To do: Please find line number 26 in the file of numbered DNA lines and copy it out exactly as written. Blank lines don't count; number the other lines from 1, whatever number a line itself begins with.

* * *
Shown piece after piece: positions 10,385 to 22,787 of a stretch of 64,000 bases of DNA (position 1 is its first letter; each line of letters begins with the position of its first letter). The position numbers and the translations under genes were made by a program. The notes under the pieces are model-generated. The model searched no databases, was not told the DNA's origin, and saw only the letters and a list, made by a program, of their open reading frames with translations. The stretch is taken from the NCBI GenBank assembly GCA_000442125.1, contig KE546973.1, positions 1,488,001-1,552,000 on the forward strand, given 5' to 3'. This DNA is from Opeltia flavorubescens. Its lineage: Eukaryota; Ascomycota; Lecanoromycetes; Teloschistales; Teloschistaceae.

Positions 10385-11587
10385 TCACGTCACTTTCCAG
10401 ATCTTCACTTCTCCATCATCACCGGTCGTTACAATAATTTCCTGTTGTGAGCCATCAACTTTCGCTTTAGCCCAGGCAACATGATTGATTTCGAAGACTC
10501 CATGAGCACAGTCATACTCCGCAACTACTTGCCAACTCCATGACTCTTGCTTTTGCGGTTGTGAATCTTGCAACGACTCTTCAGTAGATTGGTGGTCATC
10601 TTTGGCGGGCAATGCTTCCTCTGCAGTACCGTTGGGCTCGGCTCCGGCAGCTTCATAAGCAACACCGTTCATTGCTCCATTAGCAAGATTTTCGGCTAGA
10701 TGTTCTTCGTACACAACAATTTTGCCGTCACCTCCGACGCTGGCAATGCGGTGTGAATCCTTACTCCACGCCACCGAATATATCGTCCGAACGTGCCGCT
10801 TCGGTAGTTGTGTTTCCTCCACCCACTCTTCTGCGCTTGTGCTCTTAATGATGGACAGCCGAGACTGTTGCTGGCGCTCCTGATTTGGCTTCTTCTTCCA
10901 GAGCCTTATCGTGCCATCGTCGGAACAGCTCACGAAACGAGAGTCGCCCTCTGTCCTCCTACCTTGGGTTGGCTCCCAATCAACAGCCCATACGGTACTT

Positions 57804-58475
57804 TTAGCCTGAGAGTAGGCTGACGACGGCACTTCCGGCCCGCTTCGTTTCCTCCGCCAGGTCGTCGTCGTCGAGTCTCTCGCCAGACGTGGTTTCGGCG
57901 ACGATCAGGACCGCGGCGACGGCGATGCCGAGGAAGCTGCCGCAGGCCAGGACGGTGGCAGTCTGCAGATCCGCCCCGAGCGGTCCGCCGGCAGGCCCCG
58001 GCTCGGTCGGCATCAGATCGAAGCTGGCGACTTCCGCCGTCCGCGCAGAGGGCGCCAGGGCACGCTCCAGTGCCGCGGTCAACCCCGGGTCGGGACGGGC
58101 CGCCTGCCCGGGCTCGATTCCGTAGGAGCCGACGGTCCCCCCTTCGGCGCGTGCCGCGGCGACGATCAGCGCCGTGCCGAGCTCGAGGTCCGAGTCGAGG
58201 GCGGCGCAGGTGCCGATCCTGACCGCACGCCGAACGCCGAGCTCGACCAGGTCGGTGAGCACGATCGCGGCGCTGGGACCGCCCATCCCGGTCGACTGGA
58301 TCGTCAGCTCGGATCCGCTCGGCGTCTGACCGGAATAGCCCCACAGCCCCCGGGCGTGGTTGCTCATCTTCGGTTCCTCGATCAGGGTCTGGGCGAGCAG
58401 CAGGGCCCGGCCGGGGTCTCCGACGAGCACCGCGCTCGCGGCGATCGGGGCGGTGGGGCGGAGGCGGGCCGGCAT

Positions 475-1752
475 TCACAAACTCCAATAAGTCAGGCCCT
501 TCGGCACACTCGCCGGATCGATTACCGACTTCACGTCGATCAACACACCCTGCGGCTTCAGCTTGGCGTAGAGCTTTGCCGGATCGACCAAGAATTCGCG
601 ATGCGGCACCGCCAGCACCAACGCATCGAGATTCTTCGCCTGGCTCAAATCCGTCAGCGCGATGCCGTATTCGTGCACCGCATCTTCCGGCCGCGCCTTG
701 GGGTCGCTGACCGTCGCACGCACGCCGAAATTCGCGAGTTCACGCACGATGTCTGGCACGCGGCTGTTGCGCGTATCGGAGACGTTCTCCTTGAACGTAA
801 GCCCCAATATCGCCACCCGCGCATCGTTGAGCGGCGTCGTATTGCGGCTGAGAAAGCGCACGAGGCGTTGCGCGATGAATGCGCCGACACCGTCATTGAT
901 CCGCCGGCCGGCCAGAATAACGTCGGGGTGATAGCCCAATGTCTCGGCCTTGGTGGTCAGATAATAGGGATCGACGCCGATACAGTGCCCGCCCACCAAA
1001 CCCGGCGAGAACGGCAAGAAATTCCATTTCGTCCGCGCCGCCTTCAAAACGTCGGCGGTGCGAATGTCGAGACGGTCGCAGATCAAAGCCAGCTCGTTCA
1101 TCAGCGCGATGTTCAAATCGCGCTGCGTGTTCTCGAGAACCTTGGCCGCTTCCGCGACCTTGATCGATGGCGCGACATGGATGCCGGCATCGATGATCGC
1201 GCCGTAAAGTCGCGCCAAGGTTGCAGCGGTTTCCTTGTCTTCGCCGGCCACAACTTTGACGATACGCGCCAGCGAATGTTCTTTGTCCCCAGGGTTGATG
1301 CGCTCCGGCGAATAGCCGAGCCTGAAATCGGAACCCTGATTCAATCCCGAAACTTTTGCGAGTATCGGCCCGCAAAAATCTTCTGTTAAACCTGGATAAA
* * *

1101 TCAGCGCGATGTTCAAATCGCGCTGCGTGTTCTCGAGAACCTTGGCCGCTTCCGCGACCTTGATCGATGGCGCGACATGGATGCCGGCATCGATGATCGC